22 Jun 2011

Things We Take for Granted: The Argonaut

Photo by María Helena Carey

Perhaps this post, much like Tim’s ode to being a part of Ward Six (still), should be really titled, “Things we violently and suddenly realized were being taken for granted, but which we will never, ever again take for granted because we are aware now of the error in our ways and are extremely grateful, promise!”

Too long? Perhaps, but this is how I feel about The Argonaut.

The Argonaut is so long in my neighborhood consciousness, I rarely think about the first time I ate there, on a quiet weekday evening several falls ago. I don’t think of our amazement at the beer list anymore; and I don’t think of what used to be my favorite place to sit– one of the booths which helped separate the downstairs into two sections: a small section, closer in to the kitchen; and the larger, triangular section to the east.

I seldom remember the day our deeply independent then-three-year-old set off on foot because he wanted to walk to The Argonaut, he loved it so: I refuse to think about the endless minutes searching for him; or to recall the amazing and infuriating determination in his voice, assuring us that, having been found on South Carolina Avenue headed toward 12th street, SE, he was positive he was going in the right direction. (No.)

I’ve been, instead, focusing on that Father’s Day one year ago, when I found out that The Argonaut had burned down. “To the ground?” I remember asking. Did it matter? Thank goodness for DCFD and their quick response, but the damage was done: bricks and mortar notwithstanding, the place was well and gutted. Driving past the site was depressing. The summer, with its promise of outdoor seating and a cold beer and a seeming respite from responsibility didn’t happen– it didn’t happen at The Argonaut, at any rate. The pretty pots with morning glories that climbed up trellises did not bloom. The shuttered windows looked maimed and wounded. The fire damage was evident –most of all at night, when the corner was dark and lonely. That corner of the Starburst dimmed.

But The Argonaut has returned and on Sunday, they celebrated the first ever Phoenix Fest, with music and moonbounce and firetrucks and much merriment. Our dear neighborhood friend has returned from a long and strange voyage in the land of the lost and has risen majestically: a beautiful, shining phoenix, glowing and radiant, spiraling out of the ashes. A shining phoenix with an even better beer list; a locals’ night; a dogs’ night; and a very crowded trivia night; and happily, still with some of the nicest people you’ll ever meet, starting with Shaaren and Scott. A phoenix with sweet potato fries that will make you swoon; and a phoenix where you go toast your successes; celebrate your happiest days; seek refuge from the monotony; and mourn your great losses and changes, because you know you will be treated almost as if you were family.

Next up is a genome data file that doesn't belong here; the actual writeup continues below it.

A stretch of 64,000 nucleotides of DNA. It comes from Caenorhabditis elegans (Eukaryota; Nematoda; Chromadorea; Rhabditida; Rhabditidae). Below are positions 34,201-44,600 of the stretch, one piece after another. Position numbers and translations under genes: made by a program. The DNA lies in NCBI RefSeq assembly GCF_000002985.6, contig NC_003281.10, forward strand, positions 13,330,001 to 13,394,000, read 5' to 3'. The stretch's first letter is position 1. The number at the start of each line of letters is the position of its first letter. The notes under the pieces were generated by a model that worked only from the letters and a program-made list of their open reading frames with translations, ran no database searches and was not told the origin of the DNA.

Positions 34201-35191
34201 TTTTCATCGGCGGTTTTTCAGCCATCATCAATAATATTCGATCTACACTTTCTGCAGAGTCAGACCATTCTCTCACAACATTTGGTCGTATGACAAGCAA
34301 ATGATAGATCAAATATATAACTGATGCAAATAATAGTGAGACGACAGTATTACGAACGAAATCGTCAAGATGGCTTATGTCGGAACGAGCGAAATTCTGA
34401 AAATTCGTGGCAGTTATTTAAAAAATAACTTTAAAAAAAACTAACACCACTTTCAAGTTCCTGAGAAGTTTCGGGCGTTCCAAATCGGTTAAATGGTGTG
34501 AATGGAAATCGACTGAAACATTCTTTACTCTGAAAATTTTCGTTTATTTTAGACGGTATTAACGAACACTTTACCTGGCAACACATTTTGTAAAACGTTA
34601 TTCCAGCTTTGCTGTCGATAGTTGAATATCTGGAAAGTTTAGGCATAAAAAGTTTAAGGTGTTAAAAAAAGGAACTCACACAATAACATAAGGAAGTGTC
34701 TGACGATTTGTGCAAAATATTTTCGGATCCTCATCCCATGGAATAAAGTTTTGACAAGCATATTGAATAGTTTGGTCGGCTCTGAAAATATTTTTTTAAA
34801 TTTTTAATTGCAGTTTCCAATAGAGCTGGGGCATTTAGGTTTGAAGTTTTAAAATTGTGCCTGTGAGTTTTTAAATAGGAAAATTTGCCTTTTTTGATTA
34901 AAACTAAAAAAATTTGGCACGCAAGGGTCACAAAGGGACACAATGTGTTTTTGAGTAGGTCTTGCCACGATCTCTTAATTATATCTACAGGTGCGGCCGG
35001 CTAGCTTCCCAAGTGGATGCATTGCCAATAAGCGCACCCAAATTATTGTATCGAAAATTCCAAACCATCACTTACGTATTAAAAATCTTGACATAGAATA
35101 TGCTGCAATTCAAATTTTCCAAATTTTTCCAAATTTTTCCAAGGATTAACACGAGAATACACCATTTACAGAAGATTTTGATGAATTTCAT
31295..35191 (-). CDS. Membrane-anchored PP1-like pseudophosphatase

If I ever took you for granted, dearest Argonaut, I certainly do not now.

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  • +1,000,000

    i do remember my first time at the argo, and it was the site of the first date for me and my girlfriend. every friend and family member who comes to visit from out of town is taken to the argo for a meal. it’s location couldn’t be more important. it bridges the space between capitol hill and trinidad, ward 5 and ward 6, rosedale and carver langston.

    never, never, never take it for granted.

  • María Helena Carey

    Honestly? I cannot like your comment enough. The Argonaut is just so special a place. I hope the Tune Inn also has as much community support and comes back just as strong.

  • Anonymous

    The herbs and other plants outside look great. I like the idea of growing hops near the bar.

  • Anonymous

    The herbs and other plants outside look great. I like the idea of growing hops near the bar.

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